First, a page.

Jeff Larson, J.P. Larson Law Office, Minneapolis, MN, advises clients about immigration issues and helps untangle situations when employers and employees are not in compliance with U.S. immigration laws. Non-citizens may be in the United States legally under work permits, Larson explains. International workers may also have obtained visas in order to perform jobs for a specified time period. He often helps employers obtain appropriate visas for prospective employees that best suit their needs

Lora Berg 1, Editor

June 16, 2011

8 Min Read
If You are Hiring Foreign Workers, Keep it Legal

Even workers in the country legally may not be authorized to work. Failure to follow legal employment practices can subject an employer to significant penalties and fines. However, determining that status without becoming discriminatory is not as easy as it may sound.

Jeff Larson, J.P. Larson Law Office, Minneapolis, MN, advises clients about immigration issues and helps untangle situations when employers and employees are not in compliance with U.S. immigration laws.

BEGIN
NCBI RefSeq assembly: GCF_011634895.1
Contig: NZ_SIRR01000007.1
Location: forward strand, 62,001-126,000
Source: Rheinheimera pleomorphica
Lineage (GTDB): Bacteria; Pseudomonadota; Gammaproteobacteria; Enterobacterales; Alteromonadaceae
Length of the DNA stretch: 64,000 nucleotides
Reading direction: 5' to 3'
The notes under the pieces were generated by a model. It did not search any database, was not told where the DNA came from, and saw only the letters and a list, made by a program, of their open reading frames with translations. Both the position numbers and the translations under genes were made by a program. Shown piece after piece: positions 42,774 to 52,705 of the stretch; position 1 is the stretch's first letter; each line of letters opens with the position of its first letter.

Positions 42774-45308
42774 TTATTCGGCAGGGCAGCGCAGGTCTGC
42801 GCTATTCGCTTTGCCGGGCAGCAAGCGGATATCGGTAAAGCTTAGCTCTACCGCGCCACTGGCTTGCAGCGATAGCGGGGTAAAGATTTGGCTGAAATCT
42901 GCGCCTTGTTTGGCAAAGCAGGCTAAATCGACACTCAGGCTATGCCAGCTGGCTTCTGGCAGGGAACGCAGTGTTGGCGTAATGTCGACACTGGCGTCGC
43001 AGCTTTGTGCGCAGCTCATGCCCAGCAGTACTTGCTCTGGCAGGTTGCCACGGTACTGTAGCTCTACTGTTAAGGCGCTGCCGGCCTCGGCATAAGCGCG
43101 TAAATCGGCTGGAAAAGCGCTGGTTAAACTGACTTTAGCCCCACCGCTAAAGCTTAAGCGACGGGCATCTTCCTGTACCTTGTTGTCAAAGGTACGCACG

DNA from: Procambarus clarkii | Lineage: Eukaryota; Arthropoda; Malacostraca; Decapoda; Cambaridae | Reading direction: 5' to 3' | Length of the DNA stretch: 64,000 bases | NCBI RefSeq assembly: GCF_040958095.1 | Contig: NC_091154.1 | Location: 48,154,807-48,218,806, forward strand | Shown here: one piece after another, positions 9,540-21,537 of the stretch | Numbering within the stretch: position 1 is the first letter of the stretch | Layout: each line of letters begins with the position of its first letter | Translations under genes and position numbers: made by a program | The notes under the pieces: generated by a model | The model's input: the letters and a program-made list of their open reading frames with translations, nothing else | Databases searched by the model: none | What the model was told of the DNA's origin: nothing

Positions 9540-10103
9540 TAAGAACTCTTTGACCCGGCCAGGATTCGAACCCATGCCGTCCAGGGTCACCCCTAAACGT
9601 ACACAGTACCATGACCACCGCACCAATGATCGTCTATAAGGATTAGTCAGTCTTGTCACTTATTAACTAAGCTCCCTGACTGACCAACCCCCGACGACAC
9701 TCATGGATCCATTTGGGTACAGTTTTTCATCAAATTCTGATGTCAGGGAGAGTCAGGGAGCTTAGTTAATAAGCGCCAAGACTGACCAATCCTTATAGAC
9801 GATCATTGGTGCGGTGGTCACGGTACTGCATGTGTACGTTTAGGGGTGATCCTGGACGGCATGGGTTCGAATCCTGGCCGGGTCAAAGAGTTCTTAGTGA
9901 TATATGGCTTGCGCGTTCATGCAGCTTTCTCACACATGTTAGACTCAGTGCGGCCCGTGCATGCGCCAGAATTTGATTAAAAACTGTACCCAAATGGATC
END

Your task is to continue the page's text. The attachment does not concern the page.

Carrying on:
Non-citizens may be in the United States legally under work permits, Larson explains. International workers may also have obtained visas in order to perform jobs for a specified time period. He often helps employers obtain appropriate visas for prospective employees that best suit their needs.

Documentation Required

All employers and agricultural recruiters are required to fill out and file an Employment Eligibility Verification Form I-9 for every employee hired after Nov. 6, 1986, even if the employee is a U.S. citizen. Employees have three days from the date of hire to produce documentation of identity and legal authorization to work in the United States. But an employer cannot ask for these documents until they have officially made an offer and hired the employee, Larson points out.

The U.S. Citizenship and Immigra­tion Services Web site,, has a list of documents that an employer must see to verify an employee’s legal status.

It is critically important to treat all employees the same when verifying employment, regardless of race or country of origin. “The rules apply whether you have one employee or 100,” Larson warns. “Whatever process you use for one employee, you have to use for all employees, otherwise a civil rights lawsuit can be filed against you.”